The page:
Goodbye Twentieth Century

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Photo by Michael Aleo on Unsplash

Even though I spent two thirds of my life there, it seems an ancient and remote place

In the novel I’m writing now, my main character is reflecting back on the central event that underlies the story, the suicide of her husband. In the second half of the book she is speaking directly to the reader, and the writer, which was a little startling when it started happening. Which is one of the reasons writing fiction is so fascinating. But, I digress. When she starts talking about her past she muses that maybe reincarnation is not life after death but something we do multiple times in our life. The reinvention of who we are, often involuntarily.

I was a twentieth century man. Was. Many of my contemporaries seem to cling to that but I remember wanting to shake it off when we made the turn, to leave that life behind as a mostly fond memory. Actually a pretty vast memory, but one which seems like a long story read long ago. Which it is. In 1999 I was there with Prince (in my mind) when he celebrated the end and the beginning, though I know that technically 2001 was the beginning of this 100.

Now, 19 years in, I am thoroughly of this time and both loving it and realizing that no matter how dire things look now, they looked equally dire during the Vietnam war, Watergate, and after 9/11. Though climate change, which I’ve been following since that past century when the science was becoming obvious (yes, it was there, much of it funded by fossil fuel companies, who immediately buried their findings), does seem to be a far worse problem, likely eclipsing the World Wars of the past because it will not end, ever.

Despite that gloomy scenario, I find many things about these times to be refreshing. I love my ability to access information and find my addiction to it a little problematic. A few years ago I worked with a young developer who emphatically pronounced her dislike for the outdoors, declaring it dirty. She seemed to me, at the time, to be a completely 21st century creature, though in hindsight I think she was socially troubled by a world without a screen in front of it. Diseased with a very modern ailment.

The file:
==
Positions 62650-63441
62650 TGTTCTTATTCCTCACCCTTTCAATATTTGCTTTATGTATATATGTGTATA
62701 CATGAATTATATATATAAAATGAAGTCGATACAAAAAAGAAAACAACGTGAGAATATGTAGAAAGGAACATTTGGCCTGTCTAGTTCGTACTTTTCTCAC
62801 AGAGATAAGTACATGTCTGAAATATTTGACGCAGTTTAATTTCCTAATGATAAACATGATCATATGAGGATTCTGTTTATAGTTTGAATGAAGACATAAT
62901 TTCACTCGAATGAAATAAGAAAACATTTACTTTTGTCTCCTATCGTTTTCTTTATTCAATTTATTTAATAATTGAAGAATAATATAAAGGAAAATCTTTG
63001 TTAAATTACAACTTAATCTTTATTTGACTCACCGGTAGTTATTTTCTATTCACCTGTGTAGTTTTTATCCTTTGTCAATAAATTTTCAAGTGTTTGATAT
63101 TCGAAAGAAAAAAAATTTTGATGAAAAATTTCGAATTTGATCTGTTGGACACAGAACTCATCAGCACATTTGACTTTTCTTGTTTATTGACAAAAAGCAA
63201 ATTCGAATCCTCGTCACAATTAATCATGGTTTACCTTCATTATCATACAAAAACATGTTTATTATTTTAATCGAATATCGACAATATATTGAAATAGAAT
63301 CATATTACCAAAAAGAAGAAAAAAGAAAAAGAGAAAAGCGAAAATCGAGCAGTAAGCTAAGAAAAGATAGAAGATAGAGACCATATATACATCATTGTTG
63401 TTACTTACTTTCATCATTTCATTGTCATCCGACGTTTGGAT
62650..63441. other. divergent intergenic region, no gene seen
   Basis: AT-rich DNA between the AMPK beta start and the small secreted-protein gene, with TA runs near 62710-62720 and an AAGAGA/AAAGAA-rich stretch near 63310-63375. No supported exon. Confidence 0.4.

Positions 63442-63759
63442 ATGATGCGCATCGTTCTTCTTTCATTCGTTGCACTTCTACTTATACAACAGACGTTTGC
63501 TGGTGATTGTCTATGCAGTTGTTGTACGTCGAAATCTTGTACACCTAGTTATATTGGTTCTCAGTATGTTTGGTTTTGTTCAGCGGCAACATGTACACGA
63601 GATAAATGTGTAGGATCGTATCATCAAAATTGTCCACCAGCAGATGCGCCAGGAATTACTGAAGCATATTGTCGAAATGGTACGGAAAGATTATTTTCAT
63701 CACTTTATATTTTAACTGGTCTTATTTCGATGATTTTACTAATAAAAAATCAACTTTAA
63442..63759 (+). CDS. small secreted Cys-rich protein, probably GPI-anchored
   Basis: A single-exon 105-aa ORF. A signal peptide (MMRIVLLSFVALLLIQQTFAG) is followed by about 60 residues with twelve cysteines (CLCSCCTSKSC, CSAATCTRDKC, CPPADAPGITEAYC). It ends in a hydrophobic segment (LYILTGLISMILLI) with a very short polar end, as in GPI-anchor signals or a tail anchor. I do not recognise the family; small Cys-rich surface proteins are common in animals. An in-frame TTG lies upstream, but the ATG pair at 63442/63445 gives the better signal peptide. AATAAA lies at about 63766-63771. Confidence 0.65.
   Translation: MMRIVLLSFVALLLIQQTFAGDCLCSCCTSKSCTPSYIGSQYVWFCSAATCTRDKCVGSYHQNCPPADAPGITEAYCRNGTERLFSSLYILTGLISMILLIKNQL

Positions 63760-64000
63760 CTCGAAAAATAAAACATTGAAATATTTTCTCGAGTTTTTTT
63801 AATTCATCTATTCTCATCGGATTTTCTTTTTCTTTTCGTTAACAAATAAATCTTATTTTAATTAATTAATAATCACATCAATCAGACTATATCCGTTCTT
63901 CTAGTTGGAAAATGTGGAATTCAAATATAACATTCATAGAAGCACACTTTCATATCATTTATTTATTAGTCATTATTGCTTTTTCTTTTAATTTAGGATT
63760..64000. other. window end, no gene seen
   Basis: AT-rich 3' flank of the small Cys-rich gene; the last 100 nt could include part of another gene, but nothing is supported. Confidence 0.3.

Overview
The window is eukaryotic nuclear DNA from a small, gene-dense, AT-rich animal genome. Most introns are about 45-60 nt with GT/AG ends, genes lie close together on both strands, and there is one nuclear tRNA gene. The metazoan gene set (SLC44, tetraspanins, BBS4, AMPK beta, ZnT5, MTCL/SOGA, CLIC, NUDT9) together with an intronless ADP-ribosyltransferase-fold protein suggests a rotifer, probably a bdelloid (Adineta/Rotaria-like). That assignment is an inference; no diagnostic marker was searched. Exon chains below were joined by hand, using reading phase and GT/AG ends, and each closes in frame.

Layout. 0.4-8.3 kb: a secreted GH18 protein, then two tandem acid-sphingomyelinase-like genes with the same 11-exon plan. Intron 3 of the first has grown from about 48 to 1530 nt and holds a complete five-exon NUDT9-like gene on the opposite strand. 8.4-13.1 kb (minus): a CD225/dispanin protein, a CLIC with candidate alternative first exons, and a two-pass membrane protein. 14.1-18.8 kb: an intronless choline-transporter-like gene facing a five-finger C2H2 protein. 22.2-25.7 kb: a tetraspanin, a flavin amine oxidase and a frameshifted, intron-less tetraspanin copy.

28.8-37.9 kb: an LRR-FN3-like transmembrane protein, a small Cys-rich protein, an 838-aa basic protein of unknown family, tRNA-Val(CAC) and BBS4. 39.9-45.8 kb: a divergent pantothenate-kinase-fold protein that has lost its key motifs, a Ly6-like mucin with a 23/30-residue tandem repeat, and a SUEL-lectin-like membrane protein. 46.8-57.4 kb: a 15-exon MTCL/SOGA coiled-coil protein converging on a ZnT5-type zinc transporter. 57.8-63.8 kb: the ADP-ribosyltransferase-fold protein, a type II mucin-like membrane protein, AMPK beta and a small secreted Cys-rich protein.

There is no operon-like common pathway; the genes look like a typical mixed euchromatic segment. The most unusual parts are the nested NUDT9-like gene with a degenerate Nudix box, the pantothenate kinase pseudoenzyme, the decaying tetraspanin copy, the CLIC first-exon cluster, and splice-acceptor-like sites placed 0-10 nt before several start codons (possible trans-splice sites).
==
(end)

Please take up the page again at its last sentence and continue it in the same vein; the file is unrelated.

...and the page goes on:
But I’m in many ways a different creature than I was in that past century. I’m a weight room gym rat, which was something I had nothing but disdain for back then. I’m a techie to some degree, which is no surprise because my gen invented an awful lot of it and went through the painful steps of trying to work with it before it was ready for primetime. But I love that I’m writing this on a tiny Macbook that weighs less than 3lbs and has a wicked sharp screen. My first Mac laptop was a boat anchor.

Many things are different. The first time I went to NYC, with my bandmates in 1978, the interior of the subway cars were covered with graffiti, you could not speak or make eye contact with your fellow riders, and Soho at night was empty and a little terrifying, but oh so alluring. I fell in love with that dark city. Though this century brought the mixed bag of light and money to Gotham, I still love it. It is my second home.

I wrote six nationally published books in the 1990s. They were strictly money-making ventures, how-to stuff. So, technically I was a professional writer. But I didn’t really know anything about writing back then. It was finally finishing a novel a few years ago, after numerous attempts over the years, that made me understand a little about my chosen profession. Technically I am a B2B digital marketing professional but the core of that is communication. Writing. It took me forty years in that old time to get to where I could see who I might be, so don’t lose hope if you’re searching!